1 TEACHER'S NOTES KS3/KS4. ETHNIC MINORITIES Who Lives here ? minority ETHNIC GROUPS IN NORTHERN IRELAND. In recent years there has been a growing interest in ETHNIC minority populations in Northern Ireland. The arrival of people from a variety of ETHNIC backgrounds has been noted in places such as Dungannon as well as in parts of Belfast. The appearance of racially motivated crime has also been widely covered in the media. The actual numbers of people from minority ETHNIC groups who live in Northern Ireland are very low. Furthermore, the demographic growth that has taken place is not solely due to immigration but is also the result of a small expansion among already established ETHNIC minority groups. It is dif cult to calculate the rate at which ETHNIC minority groups have grown, as the data needed to make such an assessment has not been available. However, we can determine the size of the ETHNIC minority population from the government census1 which is undertaken every ten years.
2 The last census was in 2001 and for the rst time questions were included which asked people to identify which ETHNIC group they belonged to. ETHNIC groups are determined in the NI Census of Population 20012 as: collections of people who identify with one another on the basis of a boundary that distinguishes them from other groups;. a boundary may take any of a number of forms (racial, cultural, linguistic, economic, religious, political). A common misunderstanding is that ETHNIC groups are made up of people who are not White. But a person's ethnicity is never simply based upon the colour of their skin. Black people, for example, can be from a Caribbean or African ETHNIC group. Indeed it would be possible to divide Black Africans into a whole series of ETHNIC groups given their various languages, customs, religious beliefs and national identities. Indians, Pakistanis and Bangladeshis can also come from different religious and linguistic groups.
3 Another characteristic of ETHNIC groups is continuity in time, that is they have a history and a future as a people. This is achieved through the consistent use of a common language, institutions and traditions over many generations. It is important to consider these criteria if we are to distinguish them from a group of individuals who share a common characteristic, such as ancestry. It is also important to remember that a person may choose to hold, for example, a Chinese based ETHNIC identity even though he/she was born in Northern Ireland and has characteristics and beliefs similar to the majority of people who live here . Everyone in Northern Ireland is part of an ETHNIC group. People who consider themselves to be _____. 1 The aim of the census is to nd out how the population has changed. The census helps in the planning of Northern Ireland's future and ensures that policymaking is linked closely to the province's population pro le.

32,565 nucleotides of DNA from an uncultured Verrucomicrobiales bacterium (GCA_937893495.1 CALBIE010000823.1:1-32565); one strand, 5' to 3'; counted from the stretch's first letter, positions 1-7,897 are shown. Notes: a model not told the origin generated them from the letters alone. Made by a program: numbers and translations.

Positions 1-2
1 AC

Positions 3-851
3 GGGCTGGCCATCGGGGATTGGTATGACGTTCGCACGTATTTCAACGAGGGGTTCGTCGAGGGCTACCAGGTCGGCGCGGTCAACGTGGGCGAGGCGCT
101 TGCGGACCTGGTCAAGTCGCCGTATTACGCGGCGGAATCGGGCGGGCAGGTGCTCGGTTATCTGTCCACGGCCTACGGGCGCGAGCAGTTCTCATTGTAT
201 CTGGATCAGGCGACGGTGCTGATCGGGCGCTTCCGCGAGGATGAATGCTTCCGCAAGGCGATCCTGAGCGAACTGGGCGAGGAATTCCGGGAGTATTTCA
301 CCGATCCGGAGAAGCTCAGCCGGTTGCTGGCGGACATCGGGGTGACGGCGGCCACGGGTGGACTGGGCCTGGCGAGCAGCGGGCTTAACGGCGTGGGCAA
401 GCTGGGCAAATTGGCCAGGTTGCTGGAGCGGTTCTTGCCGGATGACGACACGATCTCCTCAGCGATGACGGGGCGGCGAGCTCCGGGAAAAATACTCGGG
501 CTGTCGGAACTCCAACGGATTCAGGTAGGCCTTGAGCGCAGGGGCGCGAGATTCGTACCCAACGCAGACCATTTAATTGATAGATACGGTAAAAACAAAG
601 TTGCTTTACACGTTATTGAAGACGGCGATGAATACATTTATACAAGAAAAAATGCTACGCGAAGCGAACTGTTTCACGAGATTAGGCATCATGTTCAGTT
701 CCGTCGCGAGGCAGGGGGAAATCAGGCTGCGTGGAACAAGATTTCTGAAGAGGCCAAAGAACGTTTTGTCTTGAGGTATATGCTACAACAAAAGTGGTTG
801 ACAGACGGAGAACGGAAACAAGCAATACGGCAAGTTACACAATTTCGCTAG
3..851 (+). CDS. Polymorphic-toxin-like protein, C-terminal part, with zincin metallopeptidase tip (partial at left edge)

4 2 Northern Ireland Statistics & Research Agency: Northern Ireland Census Access 1. ETHNIC MINORITIES . RACISM Who Lives here ? Irish or British often express signs of dissimilarity in their culture, religious and political beliefs and many people consider these differences as being ethnically different. However, in order to unravel some of the complexities of ethnicity we now examine the minority ETHNIC communities who live in Northern Ireland. As shown in ETHNIC Map 1 (see Who Lives here ? section of website) and Table 1 (see below). minority ETHNIC groups are a mere of Northern Ireland's population. This is less than one in every hundred people. Northern Ireland has one of the smallest ETHNIC minority populations within the European Union. Down through the centuries the UK has been a haven for refugees. The in ux of Protestant and Jewish refugees was commonplace between the 17th and 19th centuries.
5 More recently, it has been political refugees eeing war and persecution as well as economic refugees leaving lesser developed countries for a better life in a rst world economy. Many of these people come to the UK after acquiring work permits which allow them to stay for a de ned period during which they must remain in employment. In more recent times there has been a very signi cant growth in immigration into the Republic of Ireland due to economic growth, increased af uence and labour shortages. There have been a series of major migrations into the United Kingdom since the 1950s. These immigrants tended to come from countries that formed the British Commonwealth. The rst major immigration in the 1950s came about due to labour shortages in the UK which had been created by World War II and the re-building of the post-war economy. Table 1: minority ETHNIC groups (%) in parliamentary constituencies in 2001.